Market Mechanisms and the External Benefits of Consumption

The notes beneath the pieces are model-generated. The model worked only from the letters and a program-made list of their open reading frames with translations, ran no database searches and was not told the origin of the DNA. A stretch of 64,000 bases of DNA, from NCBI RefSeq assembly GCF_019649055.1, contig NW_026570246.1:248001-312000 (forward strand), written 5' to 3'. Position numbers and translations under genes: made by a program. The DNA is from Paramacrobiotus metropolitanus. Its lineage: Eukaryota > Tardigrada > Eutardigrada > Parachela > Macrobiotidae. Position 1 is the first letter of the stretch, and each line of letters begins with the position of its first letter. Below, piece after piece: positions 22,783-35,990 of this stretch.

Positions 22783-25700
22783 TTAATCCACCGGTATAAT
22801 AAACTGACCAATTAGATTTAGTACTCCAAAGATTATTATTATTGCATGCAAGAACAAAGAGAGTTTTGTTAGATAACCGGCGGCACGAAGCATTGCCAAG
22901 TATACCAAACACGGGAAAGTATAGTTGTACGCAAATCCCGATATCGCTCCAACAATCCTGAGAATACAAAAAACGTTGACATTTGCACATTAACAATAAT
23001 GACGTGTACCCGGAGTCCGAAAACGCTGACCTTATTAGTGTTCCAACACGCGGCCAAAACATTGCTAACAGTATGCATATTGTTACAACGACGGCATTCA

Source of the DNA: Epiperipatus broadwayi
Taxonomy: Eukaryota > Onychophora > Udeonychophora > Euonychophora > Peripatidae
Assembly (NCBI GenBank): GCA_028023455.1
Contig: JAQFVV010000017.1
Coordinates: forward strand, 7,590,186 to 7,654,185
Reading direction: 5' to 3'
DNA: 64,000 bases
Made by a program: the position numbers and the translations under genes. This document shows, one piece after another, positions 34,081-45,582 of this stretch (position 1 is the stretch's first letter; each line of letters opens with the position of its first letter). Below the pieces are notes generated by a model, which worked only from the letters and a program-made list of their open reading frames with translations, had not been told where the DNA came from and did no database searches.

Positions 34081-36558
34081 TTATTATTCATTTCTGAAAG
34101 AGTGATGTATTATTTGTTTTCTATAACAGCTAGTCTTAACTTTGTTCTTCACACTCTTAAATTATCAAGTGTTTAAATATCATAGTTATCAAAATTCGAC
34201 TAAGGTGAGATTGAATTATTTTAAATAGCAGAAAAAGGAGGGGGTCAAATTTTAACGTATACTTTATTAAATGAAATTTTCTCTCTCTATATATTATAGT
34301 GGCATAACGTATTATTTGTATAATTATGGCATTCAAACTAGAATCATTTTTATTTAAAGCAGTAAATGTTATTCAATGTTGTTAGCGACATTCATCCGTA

The consumption or use of a number of goods and services can yield real benefits to nonusers. The consumption of goods yielding external benefits differs from several related phenomena—notably, meritorious behavior, the production and use of public goods, the reduction of negative externalities, and the possibility of consumption surprises. Many goods and services that yield external benefits constitute sets of differentiable substitutes. Furthermore, potential third-party beneficiaries may hold not only diverse preferences for external benefits but also diverse preferences for the alternative goods and services that create these benefits. Finally, markets, if restricted to simple bilateral exchange structures, can mistakenly appear to fail in the case of external benefits. These observations lead to the development of (1) an analytic framework addressing heterogeneous supply and demand and incorporating generalized exchange structures and (2) a typology of market situations for external benefits of consumption that suggests several alternatives to conventional public policies.